Summer is as good a time as any to catch up on your queue. Here are 10 series streaming on Netflix Canada that are in contention for year-end glory
This ambitious BBC miniseries from writer/director Hugo Blick (Sensitive Skin, The Honourable Woman) is a sprawling drama about genocide, family, the West’s relationship to Africa and the mythology of heroism in war, all filtered through the perspective of Kate Ashby (Michaela Coel), a Rwandan-born Englishwoman forced to come to terms with her dual heritage while investigating a criminal case that dates back to the genocide of 1994. Coel, who wrote and starred in the terrific comedy series Chewing Gum (also streaming on Netflix), turns out to be a deft dramatic player, easily holding her own against John Goodman as Kate’s exhausted American mentor. Read our full review here.
Top episode: Double Bogey On The Ninth
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Blind date shows have been around way before reality TV became a thing, but they’ve never been as gorgeously filmed, nor as cleverly edited, as Dating Around. The premise of the six-episode, New York-based show is that one subject goes on five blind dates only one of the five gets a second date. The viewer has to figure out, through body language and good ol’ emotional intelligence, who that lucky second date recipient will be. The show’s great stylistic innovation is that the subject wears the same outfit and takes the others to the same places for their date, meaning editing can be smooth and seamless. So when the subject asks one date a question, another date might reply. The result is a highly watchable, entertaining look at contemporary singleton life. While there’s cultural and sexual diversity in the show, there’s also an attempt at age diversity, too, with one lovely episode focusing on Leonard, a charming 70-year-old widower.
Top episode: Gurki
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The cancellation of filmmaker Joe Swanberg’s Chicago-set anthology series is one of the sadder small-screen farewells of the year. Fortunately, Easy went out with its best season yet. Many episodes touch on the ways technology can be both liberating and intimidating, and what happens when principled stands run up against financial – and emotional – realities. One of the highlights is the ever-evolving open marriage of Andi (Elizabeth Reaser) and Kyle (Michael Chernus), whose epic 20-minute conversation in a bar becomes the centrepiece of season three while encapsulating everything that’s brilliant about Swanberg’s writing and filmmaking. He’s able to create so much tension and stakes just in the way he films his characters listening to each other. Read our full review here.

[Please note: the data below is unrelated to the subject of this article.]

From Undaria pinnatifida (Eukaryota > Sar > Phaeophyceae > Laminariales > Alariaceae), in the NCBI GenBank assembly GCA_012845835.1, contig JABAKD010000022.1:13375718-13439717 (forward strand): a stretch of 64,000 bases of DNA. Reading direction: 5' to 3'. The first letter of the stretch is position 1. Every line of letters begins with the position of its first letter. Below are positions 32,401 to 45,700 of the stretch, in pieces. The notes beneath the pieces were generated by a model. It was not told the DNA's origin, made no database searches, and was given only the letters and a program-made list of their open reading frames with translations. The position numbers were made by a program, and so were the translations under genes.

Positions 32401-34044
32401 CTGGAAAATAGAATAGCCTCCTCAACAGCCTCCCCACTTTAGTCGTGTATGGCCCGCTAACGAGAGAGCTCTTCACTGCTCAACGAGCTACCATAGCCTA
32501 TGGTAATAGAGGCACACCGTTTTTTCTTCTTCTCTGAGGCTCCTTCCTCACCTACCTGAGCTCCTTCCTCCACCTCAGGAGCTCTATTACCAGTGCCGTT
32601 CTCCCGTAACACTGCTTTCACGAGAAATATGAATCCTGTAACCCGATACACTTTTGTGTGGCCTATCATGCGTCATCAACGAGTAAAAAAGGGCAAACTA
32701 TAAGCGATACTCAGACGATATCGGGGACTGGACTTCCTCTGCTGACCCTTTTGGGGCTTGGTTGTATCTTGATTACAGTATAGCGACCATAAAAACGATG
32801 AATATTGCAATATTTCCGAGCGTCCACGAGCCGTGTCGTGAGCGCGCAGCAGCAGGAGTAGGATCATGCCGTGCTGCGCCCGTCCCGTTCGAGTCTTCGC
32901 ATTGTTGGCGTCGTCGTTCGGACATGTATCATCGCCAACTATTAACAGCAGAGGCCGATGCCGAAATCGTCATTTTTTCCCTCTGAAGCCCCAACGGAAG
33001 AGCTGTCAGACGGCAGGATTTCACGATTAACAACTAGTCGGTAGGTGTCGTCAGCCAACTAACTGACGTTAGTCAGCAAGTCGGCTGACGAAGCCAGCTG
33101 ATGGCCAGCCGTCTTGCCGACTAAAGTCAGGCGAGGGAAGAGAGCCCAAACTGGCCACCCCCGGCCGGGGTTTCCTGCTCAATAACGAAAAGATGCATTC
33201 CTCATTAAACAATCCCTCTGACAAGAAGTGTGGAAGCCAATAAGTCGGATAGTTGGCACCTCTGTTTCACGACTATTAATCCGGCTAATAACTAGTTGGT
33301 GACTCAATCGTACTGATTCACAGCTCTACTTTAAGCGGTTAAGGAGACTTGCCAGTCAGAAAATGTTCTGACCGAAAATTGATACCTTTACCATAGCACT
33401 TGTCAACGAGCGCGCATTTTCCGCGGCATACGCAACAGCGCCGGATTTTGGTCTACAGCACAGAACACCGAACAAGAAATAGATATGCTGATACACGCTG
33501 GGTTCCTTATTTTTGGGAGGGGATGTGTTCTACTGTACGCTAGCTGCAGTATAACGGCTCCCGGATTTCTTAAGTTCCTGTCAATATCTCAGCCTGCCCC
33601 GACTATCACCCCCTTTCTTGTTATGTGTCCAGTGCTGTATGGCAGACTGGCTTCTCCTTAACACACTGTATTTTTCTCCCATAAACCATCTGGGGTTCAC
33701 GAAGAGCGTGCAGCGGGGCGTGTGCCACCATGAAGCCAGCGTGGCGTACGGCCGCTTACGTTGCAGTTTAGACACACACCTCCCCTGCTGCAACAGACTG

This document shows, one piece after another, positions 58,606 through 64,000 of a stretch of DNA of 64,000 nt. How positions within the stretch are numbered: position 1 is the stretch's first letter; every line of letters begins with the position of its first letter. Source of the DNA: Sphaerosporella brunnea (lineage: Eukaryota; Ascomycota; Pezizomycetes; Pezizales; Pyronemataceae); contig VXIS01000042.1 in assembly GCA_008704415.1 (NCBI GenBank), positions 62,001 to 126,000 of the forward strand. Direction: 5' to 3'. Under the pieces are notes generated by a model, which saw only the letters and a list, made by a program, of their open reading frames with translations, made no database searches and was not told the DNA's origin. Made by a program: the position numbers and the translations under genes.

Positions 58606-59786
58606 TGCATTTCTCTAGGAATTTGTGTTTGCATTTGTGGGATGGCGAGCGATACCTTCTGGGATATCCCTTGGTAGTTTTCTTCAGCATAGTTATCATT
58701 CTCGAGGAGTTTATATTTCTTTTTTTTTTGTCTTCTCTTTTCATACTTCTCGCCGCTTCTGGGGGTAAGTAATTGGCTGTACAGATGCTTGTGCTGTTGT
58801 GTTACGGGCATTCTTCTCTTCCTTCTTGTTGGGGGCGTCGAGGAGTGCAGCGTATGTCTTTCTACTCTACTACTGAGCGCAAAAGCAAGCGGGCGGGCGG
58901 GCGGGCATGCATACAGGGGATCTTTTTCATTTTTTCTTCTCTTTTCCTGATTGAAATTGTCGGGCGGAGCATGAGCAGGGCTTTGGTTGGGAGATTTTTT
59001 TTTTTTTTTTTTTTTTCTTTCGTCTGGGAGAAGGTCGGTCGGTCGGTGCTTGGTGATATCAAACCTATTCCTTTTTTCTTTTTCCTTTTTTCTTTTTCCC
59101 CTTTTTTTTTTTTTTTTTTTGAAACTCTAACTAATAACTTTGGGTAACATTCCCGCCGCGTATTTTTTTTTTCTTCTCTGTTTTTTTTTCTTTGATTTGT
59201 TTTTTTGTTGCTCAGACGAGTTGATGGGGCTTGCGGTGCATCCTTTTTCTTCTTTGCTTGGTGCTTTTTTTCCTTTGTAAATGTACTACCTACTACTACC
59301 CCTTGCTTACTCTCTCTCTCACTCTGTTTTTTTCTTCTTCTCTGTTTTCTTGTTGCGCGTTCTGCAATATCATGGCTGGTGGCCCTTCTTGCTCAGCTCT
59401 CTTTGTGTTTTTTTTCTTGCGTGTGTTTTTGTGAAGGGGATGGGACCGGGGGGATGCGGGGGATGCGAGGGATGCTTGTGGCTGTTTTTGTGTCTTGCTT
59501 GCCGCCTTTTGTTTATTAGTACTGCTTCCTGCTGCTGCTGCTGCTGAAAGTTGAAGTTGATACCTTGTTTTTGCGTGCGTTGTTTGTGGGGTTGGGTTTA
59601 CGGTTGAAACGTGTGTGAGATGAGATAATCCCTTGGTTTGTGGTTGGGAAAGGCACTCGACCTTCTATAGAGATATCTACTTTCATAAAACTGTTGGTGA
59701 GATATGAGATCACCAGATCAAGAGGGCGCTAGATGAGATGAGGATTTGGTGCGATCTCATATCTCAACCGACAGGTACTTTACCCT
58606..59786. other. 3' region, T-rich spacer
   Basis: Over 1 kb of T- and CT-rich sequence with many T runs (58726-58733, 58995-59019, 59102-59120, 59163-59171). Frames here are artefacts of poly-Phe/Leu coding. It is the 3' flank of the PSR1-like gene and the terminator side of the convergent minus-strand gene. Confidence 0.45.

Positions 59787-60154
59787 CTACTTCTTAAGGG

Top episode: Swipe Left
It seemed pretty cold when Netflix announced the cancellation of its last remaining Marvel series months before the final season was due to drop – especially since it’s the best thing the partnership ever produced. Showrunner Melissa Rosenberg built a noir-inflected drama about a super-powered private eye who drowns her self-loathing in bourbon, sex and sarcasm, but still forces herself to help the people who need it the most. The series is also a powerful examination of repression and trauma, with Krysten Ritter giving a genuinely moving performance as a woman reclaiming her literal power after spending months under the thrall of a mind-controlling monster (David Tennant, the primary villain for the first season). Also, her best friend, Patsy Walker (Rachael Taylor), has some arcs of her own. Read our full review here.
Top episode: The Double Half-Wappinger
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In our polarized political environment, this high-concept series starring Natasha Lyonne (hilariously playing to type) as a cynical, hard-partying New Yorker forced to relive her 36th birthday over and over challenges viewers to look beyond themselves and find empathy. But what’s so great about Russian Doll is that it does that by allowing characters to be complex, contradictory and even unsympathetic. As the Groundhog Dayesque conceit forces Lyonne’s character to really examine what she wants out of life, the show – co-created by Lyonne, Leslye Headland and Amy Poehler – deftly unravels the casual bias society has for women who don’t conform to rote concepts of normalcy. Read our full review here.
Top episode: A Warm Body
Lara Solanki / Netflix
Netflix cancelled Victor Fresco’s gruesome domestic comedy shortly after its third season dropped, leaving the story of cheerfully zombified California realtor Sheila Hammond (Drew Barrymore) and her committed but barely coping husband, Joel (Timothy Olyphant), frustratingly unfinished. But you can still enjoy the hell out of every episode, with its over-the-top but somehow emotionally grounded performances and Fresco’s delight in heaping one complication after another onto the Hammonds – and their teenage daughter, Abby (Liv Hewson) – as they do their best to maintain normal lives while also taking time to stalk and kill bad people so Sheila can feed. Read our full review here.